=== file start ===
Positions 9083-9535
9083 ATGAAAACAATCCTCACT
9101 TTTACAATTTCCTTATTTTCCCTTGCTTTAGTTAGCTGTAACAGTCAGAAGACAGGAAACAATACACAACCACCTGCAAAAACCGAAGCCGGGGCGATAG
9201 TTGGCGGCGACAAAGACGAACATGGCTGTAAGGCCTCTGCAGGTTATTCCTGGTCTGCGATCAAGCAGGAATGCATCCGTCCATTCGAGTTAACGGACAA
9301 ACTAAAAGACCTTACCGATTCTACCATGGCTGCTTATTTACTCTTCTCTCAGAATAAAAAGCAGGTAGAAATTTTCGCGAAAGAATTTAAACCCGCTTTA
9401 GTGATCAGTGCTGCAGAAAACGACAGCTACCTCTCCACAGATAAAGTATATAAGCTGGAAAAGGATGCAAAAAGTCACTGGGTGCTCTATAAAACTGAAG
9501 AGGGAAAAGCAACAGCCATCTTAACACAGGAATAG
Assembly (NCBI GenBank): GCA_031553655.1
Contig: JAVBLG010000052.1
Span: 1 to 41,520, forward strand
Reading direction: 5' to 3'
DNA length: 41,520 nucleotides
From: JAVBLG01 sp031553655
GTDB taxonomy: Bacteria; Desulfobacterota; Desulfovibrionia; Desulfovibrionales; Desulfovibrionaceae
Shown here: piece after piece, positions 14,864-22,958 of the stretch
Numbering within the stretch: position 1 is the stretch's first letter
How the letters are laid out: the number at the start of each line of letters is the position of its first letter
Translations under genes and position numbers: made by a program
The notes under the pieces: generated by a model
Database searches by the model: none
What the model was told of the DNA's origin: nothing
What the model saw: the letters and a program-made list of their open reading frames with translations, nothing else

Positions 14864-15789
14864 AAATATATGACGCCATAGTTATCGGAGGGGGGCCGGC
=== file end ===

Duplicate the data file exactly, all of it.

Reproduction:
Positions 9083-9535
9083 ATGAAAACAATCCTCACT
9101 TTTACAATTTCCTTATTTTCCCTTGCTTTAGTTAGCTGTAACAGTCAGAAGACAGGAAACAATACACAACCACCTGCAAAAACCGAAGCCGGGGCGATAG
9201 TTGGCGGCGACAAAGACGAACATGGCTGTAAGGCCTCTGCAGGTTATTCCTGGTCTGCGATCAAGCAGGAATGCATCCGTCCATTCGAGTTAACGGACAA
9301 ACTAAAAGACCTTACCGATTCTACCATGGCTGCTTATTTACTCTTCTCTCAGAATAAAAAGCAGGTAGAAATTTTCGCGAAAGAATTTAAACCCGCTTTA
9401 GTGATCAGTGCTGCAGAAAACGACAGCTACCTCTCCACAGATAAAGTATATAAGCTGGAAAAGGATGCAAAAAGTCACTGGGTGCTCTATAAAACTGAAG
9501 AGGGAAAAGCAACAGCCATCTTAACACAGGAATAG
Assembly (NCBI GenBank): GCA_031553655.1
Contig: JAVBLG010000052.1
Span: 1 to 41,520, forward strand
Reading direction: 5' to 3'
DNA length: 41,520 nucleotides
From: JAVBLG01 sp031553655
GTDB taxonomy: Bacteria; Desulfobacterota; Desulfovibrionia; Desulfovibrionales; Desulfovibrionaceae
Shown here: piece after piece, positions 14,864-22,958 of the stretch
Numbering within the stretch: position 1 is the stretch's first letter
How the letters are laid out: the number at the start of each line of letters is the position of its first letter
Translations under genes and position numbers: made by a program
The notes under the pieces: generated by a model
Database searches by the model: none
What the model was told of the DNA's origin: nothing
What the model saw: the letters and a program-made list of their open reading frames with translations, nothing else

Positions 14864-15789
14864 AAATATATGACGCCATAGTTATCGGAGGGGGGCCGGC